These Surf Clams (Spisula solidissima) were the largest clam shells I had ever seen. They were lying all over the seashore at Stewart Point on the south coast of Prince Edward Island in Canada. They can reach up to 8 inches across. We don’t get this particular species in Great Britain but we have related species that are nowhere near as big.
Empty Surf Clam shells were washed up onto red beach stones and red mud high on the beach, many covered with newly settled acorn barnacle shells. However, they actually live in the sediments much further down the shore, very low in the inter-tidal zone, down to a sub-tidal depth of about 100 feet.
We spotted a couple of local clam diggers with special rake, hoe, and buckets, wading out at low tide to reach an exposed red sand bar where the living clams are found. They said they frequently visited Stewart Point to collect the ingredients for clam bakes and clam chowders.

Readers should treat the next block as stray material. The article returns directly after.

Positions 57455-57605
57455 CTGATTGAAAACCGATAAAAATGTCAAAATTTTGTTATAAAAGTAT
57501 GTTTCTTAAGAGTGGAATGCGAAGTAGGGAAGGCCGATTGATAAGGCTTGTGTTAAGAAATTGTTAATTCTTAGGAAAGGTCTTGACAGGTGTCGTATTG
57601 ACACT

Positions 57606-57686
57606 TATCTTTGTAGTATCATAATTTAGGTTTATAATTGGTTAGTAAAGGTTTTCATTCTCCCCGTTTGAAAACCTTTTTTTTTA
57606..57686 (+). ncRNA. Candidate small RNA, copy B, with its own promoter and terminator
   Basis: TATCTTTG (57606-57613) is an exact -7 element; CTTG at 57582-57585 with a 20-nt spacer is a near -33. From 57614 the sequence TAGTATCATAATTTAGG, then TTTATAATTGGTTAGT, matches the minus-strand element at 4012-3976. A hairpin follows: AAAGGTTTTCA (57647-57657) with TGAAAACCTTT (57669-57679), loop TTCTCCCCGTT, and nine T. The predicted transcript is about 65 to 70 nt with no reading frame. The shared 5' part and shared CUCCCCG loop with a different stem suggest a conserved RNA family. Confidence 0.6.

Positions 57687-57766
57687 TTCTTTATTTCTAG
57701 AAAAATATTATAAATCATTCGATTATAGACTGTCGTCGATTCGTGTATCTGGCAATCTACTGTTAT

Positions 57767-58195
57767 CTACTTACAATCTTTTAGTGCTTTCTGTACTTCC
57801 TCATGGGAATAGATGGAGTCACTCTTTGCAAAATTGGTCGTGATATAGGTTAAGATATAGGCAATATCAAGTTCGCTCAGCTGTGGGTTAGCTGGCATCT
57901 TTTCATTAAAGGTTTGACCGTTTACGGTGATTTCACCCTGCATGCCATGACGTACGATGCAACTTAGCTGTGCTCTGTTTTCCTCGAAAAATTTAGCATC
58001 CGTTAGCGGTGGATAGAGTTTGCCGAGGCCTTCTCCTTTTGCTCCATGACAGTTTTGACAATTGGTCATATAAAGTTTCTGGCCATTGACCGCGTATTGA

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3 Replies to “Surf Clam Shells”
Whoa, that’s a huge clam. “Clam chowder ingredient list: 1 clam” Lol!
Although local people have collected these clams, they were not very popular as a commercial proposition until relatively recently. Now, however, they are sucked up off-shore by hydraulic dredges and make up 70% of the clam crop in the United States where the meat is mostly canned (ref: Peterson Field Guide, A Field Guide to the Atlantic Seashore, Kenneth L. Gosner, Houghton Mifflin,p154). I would imagine that the larger specimens would have tougher meat!